Recent disappointing news on the spread of COVID-19 has raised questions about whether the rebound in economic activity has been dealt a serious blow. Ironically, this comes at a time when the blowout 4.8 million increase in employment in June again surpassed forecasts by experts by a country mile. Will these emerging chutes of economic … Continue reading Could the Recovery be Losing its Legs?
Recent data pointed to the willingness of households and businesses to resume spending in May. Personal consumption outlays on goods and services increased 8 percent in May, retracing nearly 40 percent of the plunge over the previous two months. Especially encouraging was the bounce back in purchases of big-ticket durable goods, such as motor vehicles … Continue reading Encouraging Signs
The National Bureau of Economic Research (NBER)—the semiofficial arbiter of business cycles in the United States—has officially determined that the longest postwar expansion came to an end in February. In other words, the COVID-19 recession got going in March. No surprise there. Of more interest now is whether a turnaround has begun and are we … Continue reading Has the Recovery Begun?
Since mid-March, the M1 measure of the money stock has grown $900 billion—an increase of more than 20 percent over just two-and-a-half months. If it kept this pace, M1 would double in a year. Accompanying this, the Federal Reserve has injected massive amounts of liquidity into our economy by purchasing more than $2-1/2 trillion of … Continue reading Any Signs of Inflation Yet?
Each day, it seems, the stock market moves closer to its February peak. After a late-winter plunge that erased roughly $7 trillion in household wealth, the S&P 500 index has recovered nearly all of those losses. Are investors in the market oblivious to the ongoing damage from COVID-19? What about the upheaval over the death … Continue reading Has the Market Gotten Ahead of Itself?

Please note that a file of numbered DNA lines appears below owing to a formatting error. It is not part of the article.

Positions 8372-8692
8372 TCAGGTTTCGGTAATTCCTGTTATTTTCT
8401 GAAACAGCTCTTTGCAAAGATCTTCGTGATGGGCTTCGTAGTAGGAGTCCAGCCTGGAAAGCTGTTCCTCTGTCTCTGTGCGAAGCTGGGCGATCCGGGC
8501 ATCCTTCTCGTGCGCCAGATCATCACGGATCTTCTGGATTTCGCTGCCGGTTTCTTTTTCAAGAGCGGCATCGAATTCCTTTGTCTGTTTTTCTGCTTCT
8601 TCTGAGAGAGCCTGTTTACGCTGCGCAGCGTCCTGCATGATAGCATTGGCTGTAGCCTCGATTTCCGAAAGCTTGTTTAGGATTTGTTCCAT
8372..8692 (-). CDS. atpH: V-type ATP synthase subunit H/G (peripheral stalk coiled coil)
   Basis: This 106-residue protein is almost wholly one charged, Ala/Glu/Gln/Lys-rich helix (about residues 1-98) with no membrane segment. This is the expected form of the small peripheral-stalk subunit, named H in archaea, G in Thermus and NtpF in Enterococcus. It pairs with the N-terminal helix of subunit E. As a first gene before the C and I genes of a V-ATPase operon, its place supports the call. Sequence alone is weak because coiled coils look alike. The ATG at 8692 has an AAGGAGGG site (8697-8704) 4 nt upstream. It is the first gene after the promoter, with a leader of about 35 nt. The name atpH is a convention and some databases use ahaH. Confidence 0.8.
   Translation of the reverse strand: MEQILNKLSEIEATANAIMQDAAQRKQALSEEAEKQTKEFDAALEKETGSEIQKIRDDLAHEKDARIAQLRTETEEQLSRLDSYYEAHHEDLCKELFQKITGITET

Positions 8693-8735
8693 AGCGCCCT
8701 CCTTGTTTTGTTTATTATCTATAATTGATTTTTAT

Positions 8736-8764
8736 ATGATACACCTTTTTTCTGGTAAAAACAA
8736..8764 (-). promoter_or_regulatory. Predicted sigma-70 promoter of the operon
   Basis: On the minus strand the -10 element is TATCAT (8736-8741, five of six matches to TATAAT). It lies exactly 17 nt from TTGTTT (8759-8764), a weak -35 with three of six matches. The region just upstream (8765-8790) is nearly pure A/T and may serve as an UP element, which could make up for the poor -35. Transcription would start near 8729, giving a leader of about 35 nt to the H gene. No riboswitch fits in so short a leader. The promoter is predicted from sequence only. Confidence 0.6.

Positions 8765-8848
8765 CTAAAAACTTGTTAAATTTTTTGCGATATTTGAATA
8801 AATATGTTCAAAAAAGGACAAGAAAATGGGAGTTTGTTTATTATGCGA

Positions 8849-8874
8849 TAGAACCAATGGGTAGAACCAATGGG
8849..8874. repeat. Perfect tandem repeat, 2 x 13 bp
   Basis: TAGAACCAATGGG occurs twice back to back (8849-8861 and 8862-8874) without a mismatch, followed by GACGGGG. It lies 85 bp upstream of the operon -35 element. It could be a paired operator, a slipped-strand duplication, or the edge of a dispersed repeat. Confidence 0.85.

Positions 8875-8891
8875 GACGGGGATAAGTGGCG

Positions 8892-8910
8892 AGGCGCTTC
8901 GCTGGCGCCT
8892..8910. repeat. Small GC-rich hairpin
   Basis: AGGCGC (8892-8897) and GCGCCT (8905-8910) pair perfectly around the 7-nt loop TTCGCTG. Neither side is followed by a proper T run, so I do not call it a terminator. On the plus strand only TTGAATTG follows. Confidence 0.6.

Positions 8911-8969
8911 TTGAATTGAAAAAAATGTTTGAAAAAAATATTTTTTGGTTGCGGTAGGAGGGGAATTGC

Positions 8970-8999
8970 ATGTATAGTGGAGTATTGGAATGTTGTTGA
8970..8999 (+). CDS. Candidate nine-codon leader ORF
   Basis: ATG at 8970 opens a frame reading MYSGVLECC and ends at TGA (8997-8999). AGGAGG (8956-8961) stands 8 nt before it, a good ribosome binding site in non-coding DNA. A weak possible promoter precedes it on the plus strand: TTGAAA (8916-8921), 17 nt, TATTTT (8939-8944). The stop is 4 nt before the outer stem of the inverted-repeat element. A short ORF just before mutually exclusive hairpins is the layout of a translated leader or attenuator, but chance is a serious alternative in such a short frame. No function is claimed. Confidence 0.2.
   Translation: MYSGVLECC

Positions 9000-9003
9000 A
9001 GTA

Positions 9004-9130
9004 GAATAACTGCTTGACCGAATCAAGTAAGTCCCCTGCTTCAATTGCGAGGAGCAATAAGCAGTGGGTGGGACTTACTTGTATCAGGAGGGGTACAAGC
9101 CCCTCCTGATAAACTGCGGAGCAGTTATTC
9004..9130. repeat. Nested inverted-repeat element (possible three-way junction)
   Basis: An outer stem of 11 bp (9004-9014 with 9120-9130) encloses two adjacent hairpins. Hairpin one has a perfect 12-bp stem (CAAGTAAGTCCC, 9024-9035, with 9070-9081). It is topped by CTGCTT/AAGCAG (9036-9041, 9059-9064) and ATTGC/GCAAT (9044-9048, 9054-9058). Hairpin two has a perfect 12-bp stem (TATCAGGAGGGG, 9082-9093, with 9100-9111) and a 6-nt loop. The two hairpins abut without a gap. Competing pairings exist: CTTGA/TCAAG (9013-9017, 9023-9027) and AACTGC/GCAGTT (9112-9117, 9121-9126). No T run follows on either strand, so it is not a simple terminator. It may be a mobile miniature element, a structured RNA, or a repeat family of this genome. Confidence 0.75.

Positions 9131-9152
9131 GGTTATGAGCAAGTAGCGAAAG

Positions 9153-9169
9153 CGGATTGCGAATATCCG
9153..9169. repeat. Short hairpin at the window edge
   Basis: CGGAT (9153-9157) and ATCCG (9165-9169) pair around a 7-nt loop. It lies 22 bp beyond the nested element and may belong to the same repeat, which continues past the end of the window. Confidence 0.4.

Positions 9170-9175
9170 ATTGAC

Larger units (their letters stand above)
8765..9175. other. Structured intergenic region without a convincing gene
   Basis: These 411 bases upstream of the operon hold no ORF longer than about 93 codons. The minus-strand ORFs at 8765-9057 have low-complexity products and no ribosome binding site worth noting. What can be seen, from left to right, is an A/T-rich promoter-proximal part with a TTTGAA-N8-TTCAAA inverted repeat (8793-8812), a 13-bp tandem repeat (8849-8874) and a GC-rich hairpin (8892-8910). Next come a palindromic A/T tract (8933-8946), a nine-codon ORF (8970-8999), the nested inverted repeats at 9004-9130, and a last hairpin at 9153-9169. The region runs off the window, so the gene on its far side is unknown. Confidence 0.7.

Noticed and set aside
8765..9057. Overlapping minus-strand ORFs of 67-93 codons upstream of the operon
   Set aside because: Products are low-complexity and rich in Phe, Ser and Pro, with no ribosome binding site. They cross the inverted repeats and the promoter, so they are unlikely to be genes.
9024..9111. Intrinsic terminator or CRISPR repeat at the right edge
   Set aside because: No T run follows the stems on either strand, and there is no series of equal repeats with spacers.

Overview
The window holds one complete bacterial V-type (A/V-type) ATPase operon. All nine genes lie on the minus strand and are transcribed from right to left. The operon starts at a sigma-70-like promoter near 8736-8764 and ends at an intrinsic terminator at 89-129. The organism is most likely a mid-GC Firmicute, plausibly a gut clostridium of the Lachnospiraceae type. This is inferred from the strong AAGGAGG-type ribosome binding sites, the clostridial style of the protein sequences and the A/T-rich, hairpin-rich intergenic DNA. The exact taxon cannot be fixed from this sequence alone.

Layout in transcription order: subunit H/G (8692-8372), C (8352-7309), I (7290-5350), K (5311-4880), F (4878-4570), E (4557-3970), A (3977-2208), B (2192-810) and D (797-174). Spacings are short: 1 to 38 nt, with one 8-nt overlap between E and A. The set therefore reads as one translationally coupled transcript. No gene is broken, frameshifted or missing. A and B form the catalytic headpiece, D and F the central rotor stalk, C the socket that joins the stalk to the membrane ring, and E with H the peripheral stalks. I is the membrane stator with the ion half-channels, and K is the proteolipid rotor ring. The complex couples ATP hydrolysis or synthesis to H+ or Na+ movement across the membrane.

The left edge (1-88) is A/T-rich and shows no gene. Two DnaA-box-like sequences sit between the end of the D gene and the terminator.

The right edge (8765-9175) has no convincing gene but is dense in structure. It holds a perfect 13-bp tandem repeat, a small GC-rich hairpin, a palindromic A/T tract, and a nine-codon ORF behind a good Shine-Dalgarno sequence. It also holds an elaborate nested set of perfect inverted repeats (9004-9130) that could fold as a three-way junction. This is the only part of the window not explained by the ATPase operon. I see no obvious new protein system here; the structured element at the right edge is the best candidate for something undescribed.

What do Pier 1 Imports, JC Penney, Gold’s Gym, and Cinemax have in common? All are well-known businesses that have filed for bankruptcy recently—casualties of COVID-19. Not so well known are the family-owned restaurants down the street, the owners of the local gyms, and the Uber drivers. Are these canaries in the coal mine, only … Continue reading Sorting Through the Pain
Each week we learn about the new job losses caused by the COVID crisis. Through the first part of May, the number of people who had lost their jobs and had filed for unemployment insurance had accumulated to 36 million—22 percent of the labor force. Many others have faced cutbacks in hours worked. The job … Continue reading What Are We Learning About the Economic Decline?
Over recent decades, the United States has in small steps extended the socialization of risk. We have become more responsive to those experiencing losses that threaten their livelihood. This has taken the form of growing assistance to those hit by natural disasters—tornados, earthquakes, hurricanes, and floods. It has also taken the form of coverage of … Continue reading Socializing Risk
Heating up is the issue of whether the next COVID-19 bill to be considered by Congress will include massive assistance from the federal to state and local governments, especially those most strapped. If enacted, this will involve the federal government borrowing even more in the credit market to be able to achieve the transfer. Why, … Continue reading Why is the Federal Government the One to Pay for This?
The Federal Reserve—the Fed—is the only institution in our economy that is authorized to create money, essentially out of thin air. This can take the form of cash, those greenbacks in your wallet, or electronic credits to bank accounts. Since early March, the Fed has ramped up liquidity roughly $2-1/2 trillion—yes, trillion. This has been … Continue reading Are We Drowning in Fed Liquidity?